Royals raise smiles in rapid-fire visit
Prince Charles looked momentarily lost as he emerged from the silver Crown BMW outside Christchurch's civic offices.
Within seconds he was dishing out those famous energy-saving waves before being joined by his wife, Camilla, and together they worked the modest crowd.
Fans wanting a more intimate moment with the royal couple were best served in the earlier parts of the day. Things were more chaotic and harried by the time the pair arrived at the Canterbury A & P Show in the afternoon.
What must it feel like to get up in the morning knowing thousands of eyes will follow every move and that a single touch will leave the impression of a lifetime?
Christchurch 12-year-old Max was halfway to a conniption fit after shaking Prince Charles' hand.
"I got starstruck," he said.
"If you think about it, he has touched the Queen's hand, and I have felt his DNA. So . . . I feel odd," Max said before trailing off.
Elsewhere in the crowds debate raged over television versus reality. Was Camilla smaller in person? Was Charles' voice deeper than on TV?
Her hands were variously dubbed thin, soft and bony. His fingers were chubby and red.
Their perfectly round vowels resonated over the perfectly flat ones yelling belated birthday wishes and welcomes.
The party of royals, security men and politicians were delayed by 25 minutes about lunchtime- a vast blowout for a royal schedule - because Prince Charles made time for individual conversations with 14 seriously injured earthquake victims, asking where they had been hurt and how they were recovering.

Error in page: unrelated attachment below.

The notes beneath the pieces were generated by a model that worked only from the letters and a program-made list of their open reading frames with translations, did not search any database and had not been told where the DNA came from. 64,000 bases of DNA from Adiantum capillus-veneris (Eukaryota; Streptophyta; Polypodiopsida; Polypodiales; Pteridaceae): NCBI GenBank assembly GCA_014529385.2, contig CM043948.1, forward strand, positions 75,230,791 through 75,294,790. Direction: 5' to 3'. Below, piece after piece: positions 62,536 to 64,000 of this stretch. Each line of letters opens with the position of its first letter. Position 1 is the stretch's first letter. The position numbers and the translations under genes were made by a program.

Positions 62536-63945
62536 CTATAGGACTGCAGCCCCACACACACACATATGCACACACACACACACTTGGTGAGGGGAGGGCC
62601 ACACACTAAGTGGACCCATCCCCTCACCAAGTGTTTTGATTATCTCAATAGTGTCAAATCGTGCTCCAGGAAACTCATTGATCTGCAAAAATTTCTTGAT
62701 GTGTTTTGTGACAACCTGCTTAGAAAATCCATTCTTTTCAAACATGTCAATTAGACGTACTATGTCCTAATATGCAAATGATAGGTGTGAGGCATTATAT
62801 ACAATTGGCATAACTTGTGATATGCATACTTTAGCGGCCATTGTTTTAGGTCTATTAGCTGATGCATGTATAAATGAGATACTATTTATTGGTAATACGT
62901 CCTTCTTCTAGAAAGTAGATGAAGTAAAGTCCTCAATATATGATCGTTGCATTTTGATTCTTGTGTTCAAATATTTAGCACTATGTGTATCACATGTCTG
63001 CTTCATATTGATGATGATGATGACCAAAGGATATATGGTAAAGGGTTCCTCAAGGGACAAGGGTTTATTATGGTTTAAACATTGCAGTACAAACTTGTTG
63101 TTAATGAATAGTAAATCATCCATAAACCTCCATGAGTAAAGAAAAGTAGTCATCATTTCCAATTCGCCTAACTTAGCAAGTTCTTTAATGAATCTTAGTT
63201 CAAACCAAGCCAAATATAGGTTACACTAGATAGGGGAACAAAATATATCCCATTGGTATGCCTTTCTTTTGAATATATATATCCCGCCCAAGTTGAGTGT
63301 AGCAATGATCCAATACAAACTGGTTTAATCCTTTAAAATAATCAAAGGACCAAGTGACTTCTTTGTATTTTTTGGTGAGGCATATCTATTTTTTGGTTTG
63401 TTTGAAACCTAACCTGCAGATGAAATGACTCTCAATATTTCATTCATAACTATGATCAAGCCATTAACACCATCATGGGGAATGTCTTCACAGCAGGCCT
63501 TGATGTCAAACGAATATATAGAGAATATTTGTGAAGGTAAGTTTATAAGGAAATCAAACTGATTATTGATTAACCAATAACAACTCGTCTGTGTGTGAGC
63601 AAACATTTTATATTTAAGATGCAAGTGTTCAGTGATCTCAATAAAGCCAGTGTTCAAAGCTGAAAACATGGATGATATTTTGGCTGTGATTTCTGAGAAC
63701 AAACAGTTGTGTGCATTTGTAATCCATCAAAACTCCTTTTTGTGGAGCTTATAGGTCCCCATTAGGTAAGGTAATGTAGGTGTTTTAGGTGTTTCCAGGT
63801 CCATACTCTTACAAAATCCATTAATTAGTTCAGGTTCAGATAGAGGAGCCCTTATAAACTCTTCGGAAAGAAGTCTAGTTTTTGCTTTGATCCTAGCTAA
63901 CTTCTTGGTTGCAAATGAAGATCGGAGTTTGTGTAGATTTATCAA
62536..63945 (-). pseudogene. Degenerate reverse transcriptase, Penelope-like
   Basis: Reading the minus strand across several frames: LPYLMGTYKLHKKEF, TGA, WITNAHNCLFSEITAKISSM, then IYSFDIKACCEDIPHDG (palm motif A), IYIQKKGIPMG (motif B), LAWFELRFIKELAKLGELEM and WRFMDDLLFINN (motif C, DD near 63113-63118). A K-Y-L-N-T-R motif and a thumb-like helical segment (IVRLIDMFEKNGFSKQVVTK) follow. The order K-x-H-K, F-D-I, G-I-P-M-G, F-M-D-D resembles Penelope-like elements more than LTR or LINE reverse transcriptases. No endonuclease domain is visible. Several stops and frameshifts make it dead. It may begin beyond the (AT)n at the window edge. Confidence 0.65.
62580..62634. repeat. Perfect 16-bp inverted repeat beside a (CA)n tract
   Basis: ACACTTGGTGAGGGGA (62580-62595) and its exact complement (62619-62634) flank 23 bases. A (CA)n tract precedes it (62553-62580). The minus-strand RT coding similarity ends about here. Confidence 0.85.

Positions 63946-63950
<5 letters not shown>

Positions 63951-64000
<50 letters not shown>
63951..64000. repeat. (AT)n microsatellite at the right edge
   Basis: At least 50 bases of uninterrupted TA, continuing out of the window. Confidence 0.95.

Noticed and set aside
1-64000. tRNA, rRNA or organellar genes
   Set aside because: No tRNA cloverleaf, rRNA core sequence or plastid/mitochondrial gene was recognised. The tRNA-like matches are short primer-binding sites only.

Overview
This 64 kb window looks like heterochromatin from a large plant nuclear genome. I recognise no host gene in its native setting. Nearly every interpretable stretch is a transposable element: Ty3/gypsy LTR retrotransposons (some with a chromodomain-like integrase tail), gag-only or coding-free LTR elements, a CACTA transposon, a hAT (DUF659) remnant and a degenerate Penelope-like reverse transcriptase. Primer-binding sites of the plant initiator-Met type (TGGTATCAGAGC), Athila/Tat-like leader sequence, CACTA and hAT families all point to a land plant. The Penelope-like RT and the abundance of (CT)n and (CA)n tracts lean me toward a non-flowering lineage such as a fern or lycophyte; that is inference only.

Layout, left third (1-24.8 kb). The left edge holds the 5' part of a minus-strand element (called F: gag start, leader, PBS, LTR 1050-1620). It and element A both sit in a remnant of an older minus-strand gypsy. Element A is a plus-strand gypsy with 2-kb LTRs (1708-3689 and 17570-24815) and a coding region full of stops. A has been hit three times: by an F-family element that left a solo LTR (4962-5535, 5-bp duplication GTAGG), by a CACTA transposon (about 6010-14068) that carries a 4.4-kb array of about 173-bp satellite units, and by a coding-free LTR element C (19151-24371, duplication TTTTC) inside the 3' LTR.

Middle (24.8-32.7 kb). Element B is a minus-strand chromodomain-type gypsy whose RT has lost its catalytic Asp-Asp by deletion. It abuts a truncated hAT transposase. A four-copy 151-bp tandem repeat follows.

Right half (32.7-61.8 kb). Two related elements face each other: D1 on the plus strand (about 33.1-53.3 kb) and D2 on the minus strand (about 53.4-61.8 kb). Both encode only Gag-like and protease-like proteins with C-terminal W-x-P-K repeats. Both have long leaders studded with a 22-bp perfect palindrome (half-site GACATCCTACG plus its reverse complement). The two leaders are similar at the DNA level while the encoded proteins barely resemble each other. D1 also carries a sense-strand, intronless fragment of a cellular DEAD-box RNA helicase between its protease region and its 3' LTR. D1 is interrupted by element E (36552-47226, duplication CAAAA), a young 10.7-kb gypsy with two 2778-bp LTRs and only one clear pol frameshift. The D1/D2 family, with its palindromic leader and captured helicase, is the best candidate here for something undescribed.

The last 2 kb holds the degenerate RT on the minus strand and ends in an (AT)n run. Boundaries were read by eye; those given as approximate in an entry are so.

He was deemed charming and genuinely empathetic.
Often separated from one another amid the constantly changing crowd, Charles and Camilla checked each other's whereabouts with darting glances.
Of course, there were a few "only in Christchurch" moments.
At the Re:Start Mall, where the crowd had swelled to thousands, fine dust blew in from the east. It was rubble. The mammoth crane residents know as Twinkle Toes was demolishing the Holiday Inn.
Cellphones and cameras waved high in the air. More hands were shaken, more people buzzed about their snaps and glimpses.
Earthquake Recovery Minister Gerry Brownlee drew unseasonably cheery calls from the sidelines and Prime Minister John Key was left in the wake of dwindling onlookers, as far from the centre of attention as he has been in Christchurch for some time.
With 80 locally-accredited media and 85 assigned policemen at various points, the tour ought to have been well organised but things began to fall apart by the time they reached the Show.
Plans were condensed and the walkabouts harried. The handshakes and chats were few and far between. The blue blood was failing and complexions grew red.
A couple of cops started unrolling yellow caution tape for people to hold, creating their own instant cordon.
Once again, Camilla looked for her partner. They reunited and picked up the pace for a whistlestop tour through the food and wine tent before departing.
The norwest continued to blow, dust continued to mist the air.
The royal couple flew to Darwin late last night. You might say, one had left the building.
Charles after showing a small group of people the New Zealand Wool label inside his suit: "It's a testament to how New Zealand wool can disguise a rapidly disintegrating body."
Charles on hearing a tourist say she came across the royal tour by chance: "I'm ever so sorry. I hope we didn't get in your way."
Charles to people gathered at the Canterbury A&P Show: "Everybody having a jolly good time, are we?"
Camilla to a woman who said she enjoyed making clothes for her grandchildren: "I'm interested in crafts too. I make things for my grandchildren."
Camilla to a woman wearing a coronation badge. "Thank you for wearing that."